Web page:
In WA, gerrymandering has been largely avoided on the Congressional level (don’t know about the state legislature) because our districts are drawn according to an independent commission with a non-partisan chairperson. In the last redistricting, we gained a House seat, and so the makeup of our Congressional delegation changed from 5 Democrats and 4 Republicans, with maybe 2 swing districts, to 6 Democrats and 4 Republicans, with a new Republican-safe district (Jamie Herrera Buetler’s district) and a new Democrat-safe district (mine, with Denny Heck), and maybe one or two swing districts. I’m unsure about the composition of the districts that aren’t the South Puget Sound area (mine) or the area around Clark County (Buetler’s).

    There may still be a bit of Democrat-favoring redistricting here, but it’s not that bad considering the shape of the districts and the party composition of the state (large Democratic majority by population). The best part, though, is that districting was taken out of the hands of the legislature, and so looks far more fair than, say, Pennsylvania.

    But consider that: if the Congressional district ECs system had been in place for the entire country, Obama would have lost four votes from WA, one of the bluest states. Imagine the toll in states like New York and California, with huge urban Democratic centers and vast expanses of rural Republican boondocks. On the whole, they’re Democratic, but there’s plenty of Republicans in both states.

  • sinned34

    If you think Republican suppress-the-vote efforts were bad before, just think of what they’d be like if the presidential election becomes based on overall vote totals. Heck, you’ll probably see the Democrats ramp up their own efforts to stop likely Republicans from voting.

  • aluchko

    Well I fully condemn those efforts (and hope I would have done so at the time).

    @Pierce it’s important to note that even the run offs don’t solve anything, as it is it’s actually mathematically impossible to have a perfect voting system.


  • eric

    The fact that they exchange scripts so often is actually an argument in defense of the system. You all have sold me on the idea that a straight popular vote is better, so I’m not really defending this system. But its worth pointing out that if gerrymandering could really lock elections the way people fear, the scripts wouldn’t change.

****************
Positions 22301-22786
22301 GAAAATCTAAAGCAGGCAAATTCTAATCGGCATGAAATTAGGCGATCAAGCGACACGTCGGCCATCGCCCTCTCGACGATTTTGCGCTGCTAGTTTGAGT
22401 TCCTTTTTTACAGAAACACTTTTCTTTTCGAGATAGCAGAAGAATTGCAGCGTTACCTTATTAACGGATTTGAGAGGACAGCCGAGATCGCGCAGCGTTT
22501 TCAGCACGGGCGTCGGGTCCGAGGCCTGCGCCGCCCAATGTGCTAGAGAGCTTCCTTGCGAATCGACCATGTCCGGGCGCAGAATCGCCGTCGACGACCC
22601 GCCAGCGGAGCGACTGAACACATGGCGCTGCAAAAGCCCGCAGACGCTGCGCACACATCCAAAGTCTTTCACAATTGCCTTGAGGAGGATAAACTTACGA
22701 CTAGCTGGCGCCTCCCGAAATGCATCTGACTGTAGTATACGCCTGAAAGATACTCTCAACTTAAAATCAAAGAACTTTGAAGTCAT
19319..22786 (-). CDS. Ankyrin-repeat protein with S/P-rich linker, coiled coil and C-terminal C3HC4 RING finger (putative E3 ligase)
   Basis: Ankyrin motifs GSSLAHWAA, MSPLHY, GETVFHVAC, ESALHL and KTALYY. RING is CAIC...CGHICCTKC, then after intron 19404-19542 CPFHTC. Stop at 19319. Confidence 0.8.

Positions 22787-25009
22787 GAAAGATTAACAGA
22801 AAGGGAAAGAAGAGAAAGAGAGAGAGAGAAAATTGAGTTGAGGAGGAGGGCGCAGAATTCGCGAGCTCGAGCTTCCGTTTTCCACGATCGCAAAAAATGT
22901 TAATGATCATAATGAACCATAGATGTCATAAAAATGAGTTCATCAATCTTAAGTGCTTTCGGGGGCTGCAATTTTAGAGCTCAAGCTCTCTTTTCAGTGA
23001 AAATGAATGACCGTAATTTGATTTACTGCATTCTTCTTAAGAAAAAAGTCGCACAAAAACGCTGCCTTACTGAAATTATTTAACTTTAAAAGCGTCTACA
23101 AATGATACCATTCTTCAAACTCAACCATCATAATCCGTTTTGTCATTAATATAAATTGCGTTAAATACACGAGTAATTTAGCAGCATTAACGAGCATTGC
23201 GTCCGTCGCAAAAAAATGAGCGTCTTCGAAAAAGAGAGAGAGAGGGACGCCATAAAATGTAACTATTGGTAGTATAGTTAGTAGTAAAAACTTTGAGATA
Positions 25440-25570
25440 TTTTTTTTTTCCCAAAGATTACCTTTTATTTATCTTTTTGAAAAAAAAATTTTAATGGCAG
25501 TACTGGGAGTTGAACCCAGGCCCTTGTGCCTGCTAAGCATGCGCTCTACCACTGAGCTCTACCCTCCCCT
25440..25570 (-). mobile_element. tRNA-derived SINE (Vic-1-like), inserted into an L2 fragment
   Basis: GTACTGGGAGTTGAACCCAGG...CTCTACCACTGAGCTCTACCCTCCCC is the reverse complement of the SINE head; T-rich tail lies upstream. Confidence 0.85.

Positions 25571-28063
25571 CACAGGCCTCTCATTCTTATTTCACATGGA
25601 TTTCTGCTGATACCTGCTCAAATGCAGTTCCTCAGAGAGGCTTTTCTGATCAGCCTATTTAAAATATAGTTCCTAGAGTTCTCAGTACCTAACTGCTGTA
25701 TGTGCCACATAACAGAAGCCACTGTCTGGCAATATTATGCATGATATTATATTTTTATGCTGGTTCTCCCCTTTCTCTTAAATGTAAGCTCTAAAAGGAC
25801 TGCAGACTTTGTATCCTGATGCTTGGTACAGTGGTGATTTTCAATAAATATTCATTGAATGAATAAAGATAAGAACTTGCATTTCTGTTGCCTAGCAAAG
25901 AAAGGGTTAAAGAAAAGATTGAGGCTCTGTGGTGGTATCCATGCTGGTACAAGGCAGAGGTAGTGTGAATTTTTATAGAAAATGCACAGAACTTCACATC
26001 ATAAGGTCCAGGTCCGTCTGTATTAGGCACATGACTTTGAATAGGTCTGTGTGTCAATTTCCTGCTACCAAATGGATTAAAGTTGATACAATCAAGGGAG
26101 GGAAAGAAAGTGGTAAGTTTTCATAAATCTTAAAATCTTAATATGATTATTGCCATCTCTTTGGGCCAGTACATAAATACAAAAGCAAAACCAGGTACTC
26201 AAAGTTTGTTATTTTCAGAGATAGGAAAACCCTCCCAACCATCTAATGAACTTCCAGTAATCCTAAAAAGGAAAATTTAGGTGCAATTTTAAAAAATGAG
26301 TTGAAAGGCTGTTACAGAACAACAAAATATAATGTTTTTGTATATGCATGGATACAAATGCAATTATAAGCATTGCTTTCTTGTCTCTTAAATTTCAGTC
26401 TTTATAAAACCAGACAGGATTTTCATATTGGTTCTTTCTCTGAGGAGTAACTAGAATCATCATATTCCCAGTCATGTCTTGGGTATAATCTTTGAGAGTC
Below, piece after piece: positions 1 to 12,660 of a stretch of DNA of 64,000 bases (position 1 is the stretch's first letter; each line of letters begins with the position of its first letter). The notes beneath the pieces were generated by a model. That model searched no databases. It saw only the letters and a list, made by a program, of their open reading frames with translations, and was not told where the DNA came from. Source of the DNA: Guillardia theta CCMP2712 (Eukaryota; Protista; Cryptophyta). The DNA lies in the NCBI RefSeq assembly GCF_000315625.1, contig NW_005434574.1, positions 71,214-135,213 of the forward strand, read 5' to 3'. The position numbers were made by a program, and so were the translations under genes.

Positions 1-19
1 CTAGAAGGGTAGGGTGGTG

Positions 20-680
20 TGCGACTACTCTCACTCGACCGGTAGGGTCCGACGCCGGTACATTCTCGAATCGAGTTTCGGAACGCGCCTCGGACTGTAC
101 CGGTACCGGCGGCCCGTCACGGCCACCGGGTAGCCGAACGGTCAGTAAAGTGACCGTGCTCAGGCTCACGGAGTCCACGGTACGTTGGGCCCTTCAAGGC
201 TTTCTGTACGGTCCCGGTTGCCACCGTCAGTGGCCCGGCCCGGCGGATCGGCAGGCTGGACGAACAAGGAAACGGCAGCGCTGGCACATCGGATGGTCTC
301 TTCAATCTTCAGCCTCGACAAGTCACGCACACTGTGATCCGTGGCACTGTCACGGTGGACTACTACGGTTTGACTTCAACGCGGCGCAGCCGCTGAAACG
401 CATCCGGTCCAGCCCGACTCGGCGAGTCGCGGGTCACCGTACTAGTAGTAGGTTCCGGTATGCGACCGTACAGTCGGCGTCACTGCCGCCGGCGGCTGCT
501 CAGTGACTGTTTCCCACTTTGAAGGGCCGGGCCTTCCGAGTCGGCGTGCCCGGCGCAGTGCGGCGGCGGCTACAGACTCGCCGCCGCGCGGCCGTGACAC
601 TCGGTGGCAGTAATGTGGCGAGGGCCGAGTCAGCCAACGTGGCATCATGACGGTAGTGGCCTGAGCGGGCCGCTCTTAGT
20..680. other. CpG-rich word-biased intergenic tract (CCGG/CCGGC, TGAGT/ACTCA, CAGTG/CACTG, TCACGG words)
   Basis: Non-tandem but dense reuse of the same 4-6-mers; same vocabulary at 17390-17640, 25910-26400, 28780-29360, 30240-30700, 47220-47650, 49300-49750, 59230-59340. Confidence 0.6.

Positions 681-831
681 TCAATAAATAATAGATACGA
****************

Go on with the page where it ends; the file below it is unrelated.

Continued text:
• Pierce R. Butler

    laurentweppe @ # 2: You do it like France…

    Well, that does have the priceless advantage of sending the wingers into a nice froth…

    … two turns: the two candidates with the most votes in the first turn qualify for the second,

    Much harder to game that than to hustle a highest-vote scam, and reasonably simple.

    Aux l’autre main [mes apologies, mes amis!], the French presidency is a mostly-ceremonial post (head of state), while the US counterpart also fills (most of) the prime-ministerial role (executive). Whether that system could survive untwisted a contest for maximum power, I have beaucoup doubts.

    aluchko @ # 6: … it’s actually mathematically impossible to have a perfect voting system.

    Perfection of any kind can only be approached asymptotically. These days, merely aspiring for anything adequate for the survival of civilization qualifies as howling utopianism.

  • Jim Satterfield

    Eliminating the Electoral College requires a Constitutional amendment. Ridding ourselves of gerrymandering by either side by using the independent commission system mentioned by Rip and also having electors assigned by proportion of popular vote or popular vote winner takes all does not. Those options would be much easier to achieve, which isn’t saying much given the virtual impossibility of a Constitutional amendment nowadays.

  • iangould

    There’s a big difference between proposing ALL states shift to allocating EC votes by district (which at least some Democrats were doing) and proposing i only in those states where it would assist your party (which is what Republicans are doing).

  • Pingback: Election Rigging 101 « Foster Disbelief()

  • =8)-DX

    Political parties shouldn’t define voting blocks. These should be determined by independent commission (beaurocrats) with bipartisan oversight according to pre-determined statistical and spatial criteria (postal and municipal regions, population size, geographic features, transport/residential hubs/blocks).

    That’s all – don’t see how the electoral college comes into this particular argument (about allowing politically biased/affiliated people define voting blocks).